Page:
Derry can lead agricultural revolution, help save planet, and grow economy by millions, says Eden Project founder Tim Smit

Derry can lead a world “agricultural revolution” and help save the planet, while adding hundreds of millions of pounds to the local economy.

That’s according to Sir Tim Smit, founder of the Eden Project in Cornwall who, with his proposed £60m Foyle River Gardens, wants Derry to join a ‘global family of Edens.’

Sir Tim was at Queen’s University last night where he delivered its Institute for Global Food Security’s annual lecture and outlined his ambitions for the huge eco-development that will stretch from the Foyle Bridge to Culmore Point.

The project, which is being pursued by QUB, Ulster University and the Northside Development Trust, proposes the re-development of both Boom Hall and Brook Hall, state-of-the-art new educational and research facilities, a lido on the Foyle, river taxis, greenhouse labs, water sports, restaurants and an amphitheatre among other attractions.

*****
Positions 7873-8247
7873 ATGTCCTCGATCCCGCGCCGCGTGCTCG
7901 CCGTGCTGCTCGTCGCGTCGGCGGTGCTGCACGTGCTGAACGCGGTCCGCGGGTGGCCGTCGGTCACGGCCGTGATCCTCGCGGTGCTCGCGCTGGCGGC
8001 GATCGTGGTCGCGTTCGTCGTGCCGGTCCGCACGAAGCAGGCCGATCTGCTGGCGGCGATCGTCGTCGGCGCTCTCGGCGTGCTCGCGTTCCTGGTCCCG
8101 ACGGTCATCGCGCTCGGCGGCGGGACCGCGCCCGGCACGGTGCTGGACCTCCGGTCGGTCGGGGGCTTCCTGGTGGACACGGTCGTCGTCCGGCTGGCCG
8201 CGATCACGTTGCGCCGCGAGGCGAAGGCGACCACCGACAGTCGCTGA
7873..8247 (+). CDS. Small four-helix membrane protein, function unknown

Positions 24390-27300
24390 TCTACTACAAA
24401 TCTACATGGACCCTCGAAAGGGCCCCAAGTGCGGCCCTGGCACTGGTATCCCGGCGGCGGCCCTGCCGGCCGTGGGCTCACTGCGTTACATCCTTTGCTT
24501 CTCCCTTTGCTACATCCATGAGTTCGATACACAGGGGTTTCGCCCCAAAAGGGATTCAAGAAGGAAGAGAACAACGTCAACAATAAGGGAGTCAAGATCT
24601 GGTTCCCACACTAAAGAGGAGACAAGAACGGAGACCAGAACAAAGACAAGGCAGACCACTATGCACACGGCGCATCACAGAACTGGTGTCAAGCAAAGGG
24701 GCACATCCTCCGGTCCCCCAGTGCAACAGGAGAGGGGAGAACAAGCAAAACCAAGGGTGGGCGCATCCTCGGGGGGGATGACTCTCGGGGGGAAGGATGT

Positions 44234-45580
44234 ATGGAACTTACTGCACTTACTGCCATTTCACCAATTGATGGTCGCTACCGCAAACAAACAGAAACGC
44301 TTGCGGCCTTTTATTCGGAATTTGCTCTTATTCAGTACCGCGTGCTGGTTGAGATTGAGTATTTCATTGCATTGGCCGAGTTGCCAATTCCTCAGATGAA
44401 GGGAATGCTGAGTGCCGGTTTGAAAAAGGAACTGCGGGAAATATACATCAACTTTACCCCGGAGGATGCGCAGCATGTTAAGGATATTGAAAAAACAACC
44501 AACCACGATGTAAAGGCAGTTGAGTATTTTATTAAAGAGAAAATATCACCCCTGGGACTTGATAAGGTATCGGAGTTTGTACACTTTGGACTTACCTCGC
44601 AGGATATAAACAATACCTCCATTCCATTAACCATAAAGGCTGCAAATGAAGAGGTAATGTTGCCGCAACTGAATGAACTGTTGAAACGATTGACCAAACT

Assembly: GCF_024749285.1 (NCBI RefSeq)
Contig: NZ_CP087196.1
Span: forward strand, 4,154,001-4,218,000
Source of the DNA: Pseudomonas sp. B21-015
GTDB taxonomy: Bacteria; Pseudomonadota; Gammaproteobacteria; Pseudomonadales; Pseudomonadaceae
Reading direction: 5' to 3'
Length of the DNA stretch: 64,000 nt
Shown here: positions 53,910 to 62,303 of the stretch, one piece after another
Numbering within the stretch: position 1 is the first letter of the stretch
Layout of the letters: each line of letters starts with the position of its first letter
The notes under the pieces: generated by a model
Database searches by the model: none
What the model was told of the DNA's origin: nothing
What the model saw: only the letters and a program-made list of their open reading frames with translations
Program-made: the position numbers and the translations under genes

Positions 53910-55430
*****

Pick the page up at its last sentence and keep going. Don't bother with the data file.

Tim Smit

Speaking in advance of his keynote address last night, Sir Tim said he was incredibly excited about the Derry project, which it’s projected could create hundreds of jobs, attract 400,000 visitors a year to the city and add £20m a year to the local economy.

He said: “You go to Derry and you see probably one of the top five most beautiful rivers in Europe going through this amazing city which has got a heart going back centuries and centuries and centuries and you are thinking: how come nobody has actually made this place sing?

“I think part of this is, you sometimes need an outsider to give you a slap around the face with a wet haddock and say, you know, ‘smell the roses here.’ When you look at that landscape it really is stunning. It’s very hard to stay away from clichés but it really is a jewel.”

Back in the 1980s Sir Tim, abandoned a career in the music business to move to Cornwall where he helped develop the botanical ‘Lost Gardens of Heligan’ attraction before raising the miraculous Eden Project from the desolation of exhausted clay pits nearby. The Eden Project’s two huge biodomes now attract 1.1million people a year and are estimated to have brought in £1.7 billion to the local economy since opening in 2001. 400 people now work there.

Sir Tim thinks Derry is on the cusp of emulating this Cornish success story with growing popular support for innovations that improve agricultural sustainability and push a greener agenda.

He said: “A lot of extinctions are to do with the impact of agriculture on the land and it is now time for us to bring forward the clevernesses that enable us to look at soil health, biodiversity protection and, of course, carbon sequestration in the soil. For me the Derry project is right at the forefront of this.” (More on Page 3)